Check out this article on the political influence of the Oil & Gas industry – http://www.huffingtonpost.com/2011/04/06/how-the-oil-lobby-greases_n_845720.html
Thanks for caring.
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I am honored to have sat in the same garage that Iggy Pop, Henry Rollins, Russell Brand, and many others have before me to speak with Marc Maron for the WTF Podcast. It was a great conversation which you can hear TODAY on WTFpod.com!
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To celebrate Jim Muir’s induction into The National Skateboarding Hall of Fame will be releasing our remaining stock of Collaboration Skate Decks along with a few new colorways Thursday May 15th at 10am in Collectibles . Click here for images and details.
My friend Jim Muir is being inducted into The National Skateboarding Hall of Fame alongside legends Steve Olson, Lance Mountain, and Natas Kaupas. I started skateboarding and listening to punk rock 30 years ago. I’ve been a Dogtown fan for a long time and I vividly remember the Muir brothers featured together in Thrasher Magazine in the 80’s. In 2009 my friend Glen E. Friedman let me know about Jim’s accident and neck injury and asked if I’d collaborate with him on a portrait of Jim to raise money for his medical expenses. Jim later asked if I’d be interested in putting the art I’d made based on Glen’s photo on a run of boards and of course I loved the idea. Jim did an amazing job selecting the wood, building the shapes, airbrushing, hand screening, and lacquering the boards. The boards are all signed by Jim, Glen, and me. I’m very proud and grateful to be a part of this project. Congrats to Jim and the entire 2014 class of Skateboard Hall of Famers!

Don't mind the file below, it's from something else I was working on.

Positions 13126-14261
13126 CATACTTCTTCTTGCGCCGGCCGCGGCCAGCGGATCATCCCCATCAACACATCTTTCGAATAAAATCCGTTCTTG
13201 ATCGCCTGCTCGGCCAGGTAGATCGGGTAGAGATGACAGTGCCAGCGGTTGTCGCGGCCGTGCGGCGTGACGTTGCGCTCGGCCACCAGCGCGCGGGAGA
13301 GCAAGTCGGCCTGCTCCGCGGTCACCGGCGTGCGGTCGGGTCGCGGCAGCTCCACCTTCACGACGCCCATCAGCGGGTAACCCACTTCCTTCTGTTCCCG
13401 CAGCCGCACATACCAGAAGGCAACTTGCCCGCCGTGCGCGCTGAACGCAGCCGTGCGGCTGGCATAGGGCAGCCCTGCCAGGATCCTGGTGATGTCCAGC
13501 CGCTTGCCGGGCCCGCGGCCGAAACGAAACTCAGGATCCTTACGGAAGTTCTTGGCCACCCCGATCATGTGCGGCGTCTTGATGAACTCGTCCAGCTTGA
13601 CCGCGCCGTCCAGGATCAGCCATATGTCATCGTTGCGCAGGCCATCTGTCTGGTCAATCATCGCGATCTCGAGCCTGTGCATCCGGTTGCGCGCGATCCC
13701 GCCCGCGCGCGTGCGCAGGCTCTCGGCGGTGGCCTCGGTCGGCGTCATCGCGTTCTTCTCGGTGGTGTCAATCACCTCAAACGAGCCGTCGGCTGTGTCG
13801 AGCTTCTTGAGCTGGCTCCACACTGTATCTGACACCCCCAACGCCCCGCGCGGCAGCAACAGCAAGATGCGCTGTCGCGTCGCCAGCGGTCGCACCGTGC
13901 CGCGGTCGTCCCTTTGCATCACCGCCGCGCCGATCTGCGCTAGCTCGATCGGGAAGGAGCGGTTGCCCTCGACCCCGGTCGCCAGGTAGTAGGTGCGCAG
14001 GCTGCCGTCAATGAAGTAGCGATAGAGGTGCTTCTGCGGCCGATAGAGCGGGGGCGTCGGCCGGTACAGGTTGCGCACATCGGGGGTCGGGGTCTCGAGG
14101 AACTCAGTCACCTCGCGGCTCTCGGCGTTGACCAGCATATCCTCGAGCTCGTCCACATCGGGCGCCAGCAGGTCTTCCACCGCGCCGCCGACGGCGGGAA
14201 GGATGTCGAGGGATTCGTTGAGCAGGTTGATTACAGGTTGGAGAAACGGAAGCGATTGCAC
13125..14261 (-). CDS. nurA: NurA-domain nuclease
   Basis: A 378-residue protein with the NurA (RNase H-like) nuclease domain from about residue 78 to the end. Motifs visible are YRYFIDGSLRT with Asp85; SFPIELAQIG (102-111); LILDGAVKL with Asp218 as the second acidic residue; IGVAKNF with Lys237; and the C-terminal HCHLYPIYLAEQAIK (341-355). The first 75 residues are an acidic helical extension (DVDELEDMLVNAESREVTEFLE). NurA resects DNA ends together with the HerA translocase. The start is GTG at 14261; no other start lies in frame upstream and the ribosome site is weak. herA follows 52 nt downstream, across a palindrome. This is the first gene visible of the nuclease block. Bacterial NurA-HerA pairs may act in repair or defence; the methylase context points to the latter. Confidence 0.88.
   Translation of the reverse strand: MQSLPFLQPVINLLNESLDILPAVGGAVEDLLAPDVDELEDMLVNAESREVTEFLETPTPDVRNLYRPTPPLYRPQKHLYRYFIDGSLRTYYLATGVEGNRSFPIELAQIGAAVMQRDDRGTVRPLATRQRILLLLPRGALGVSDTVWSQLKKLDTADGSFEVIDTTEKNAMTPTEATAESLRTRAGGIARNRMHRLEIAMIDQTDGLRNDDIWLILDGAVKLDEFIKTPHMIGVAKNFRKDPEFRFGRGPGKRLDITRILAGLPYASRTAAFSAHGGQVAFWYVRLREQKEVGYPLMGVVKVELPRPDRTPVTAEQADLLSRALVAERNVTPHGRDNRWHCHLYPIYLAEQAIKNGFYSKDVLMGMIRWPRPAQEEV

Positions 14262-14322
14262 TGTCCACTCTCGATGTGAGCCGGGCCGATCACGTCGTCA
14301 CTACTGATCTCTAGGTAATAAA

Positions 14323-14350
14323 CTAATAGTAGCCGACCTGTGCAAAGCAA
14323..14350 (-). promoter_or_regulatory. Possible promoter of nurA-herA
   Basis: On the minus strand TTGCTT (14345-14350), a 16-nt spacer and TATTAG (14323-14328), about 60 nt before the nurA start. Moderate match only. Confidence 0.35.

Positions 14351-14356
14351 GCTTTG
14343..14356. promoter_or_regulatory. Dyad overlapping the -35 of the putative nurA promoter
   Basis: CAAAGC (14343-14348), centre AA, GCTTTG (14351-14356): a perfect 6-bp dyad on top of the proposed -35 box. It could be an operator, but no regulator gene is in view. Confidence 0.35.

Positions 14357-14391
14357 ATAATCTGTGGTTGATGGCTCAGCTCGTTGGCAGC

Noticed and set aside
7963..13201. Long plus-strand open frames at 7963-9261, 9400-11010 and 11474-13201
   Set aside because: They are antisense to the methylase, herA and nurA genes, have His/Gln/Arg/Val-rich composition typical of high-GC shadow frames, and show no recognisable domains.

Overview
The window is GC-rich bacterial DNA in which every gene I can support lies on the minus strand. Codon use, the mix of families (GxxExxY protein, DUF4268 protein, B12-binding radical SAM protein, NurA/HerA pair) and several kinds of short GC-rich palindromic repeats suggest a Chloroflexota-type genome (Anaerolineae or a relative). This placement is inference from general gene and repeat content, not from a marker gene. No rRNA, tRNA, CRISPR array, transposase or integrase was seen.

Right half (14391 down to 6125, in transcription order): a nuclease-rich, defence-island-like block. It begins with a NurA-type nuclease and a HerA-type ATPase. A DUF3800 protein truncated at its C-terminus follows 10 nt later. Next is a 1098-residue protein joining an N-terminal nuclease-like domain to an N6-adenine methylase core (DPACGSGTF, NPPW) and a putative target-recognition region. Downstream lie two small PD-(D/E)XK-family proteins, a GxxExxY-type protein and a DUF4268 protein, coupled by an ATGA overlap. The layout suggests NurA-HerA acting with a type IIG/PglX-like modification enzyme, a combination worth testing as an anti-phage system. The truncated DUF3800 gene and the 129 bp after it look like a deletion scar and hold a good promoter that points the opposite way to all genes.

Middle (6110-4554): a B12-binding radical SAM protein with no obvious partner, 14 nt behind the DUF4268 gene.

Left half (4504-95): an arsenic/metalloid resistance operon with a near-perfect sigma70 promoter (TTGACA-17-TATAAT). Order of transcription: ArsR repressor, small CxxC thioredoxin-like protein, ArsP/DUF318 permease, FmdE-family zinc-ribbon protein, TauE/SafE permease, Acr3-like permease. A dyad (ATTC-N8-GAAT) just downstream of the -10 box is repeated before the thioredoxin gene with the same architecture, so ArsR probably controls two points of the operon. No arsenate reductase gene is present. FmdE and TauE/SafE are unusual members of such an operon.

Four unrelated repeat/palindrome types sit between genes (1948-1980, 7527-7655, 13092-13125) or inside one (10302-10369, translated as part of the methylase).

“Skateboarding opened the world up to me. Through it I have enjoyed a world of community and relationships that continue today. It is a great honor to be recognized by your peers and be Inducted into The Skateboarding Hall Of Fame 2014 class. To be included with my friends Steve Olson, Lance Mountain, and Natas Kaupas in the 2014 Induction is a recognition to celebrate and give homage to my fellow 2014 Hall of Famers!”
– Jim “Red Dog” Muir
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Jonathan LeVine Gallery is pleased to present Art Truancy, a group exhibition celebrating the 20th Anniversary of Juxtapoz Magazine. The exhibition will take place in both locations of Jonathan LeVine Gallery (557C W 23rd Street and 529 W 20th Street) in Chelsea, and will feature works by Shepard and more than forty other artists, including: Alex Gross, Alex Pardee, Andrew Schoultz, Brett Amory, Camille Rose Garcia, Chloe Early, Conor Harrington, Doze Green, Faile, Jeremy Fish, Marion Peck, Mark Ryden, Maya Hayuk, Miss Van, Neckface, Parra, Pushead, Robert Williams, Saner, Seonna Hong, Swoon, Thomas Campbell, Todd James, Todd Schorr, and many more.
If you’re in New York, go check out Shepard’s piece alongside all the other amazing works!
May 15—June 14, 2014
Public Opening Reception: Thursday, May 15, 2014
557C West 23rd Street: 6—8pm
529 West 20th Street: 7—9pm
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My friend and collaborator, photographer Dennis Morris, gives a great behind-the scenes explanation of his photographs of Bob Marley in his recent BOB MARLEY: GIANT show. Hearing the inside stories on these iconic photos is fantastic. Dennis was also kind enough to reflect on the painting I made of Bob based on one of his images, Check it out! -Shepard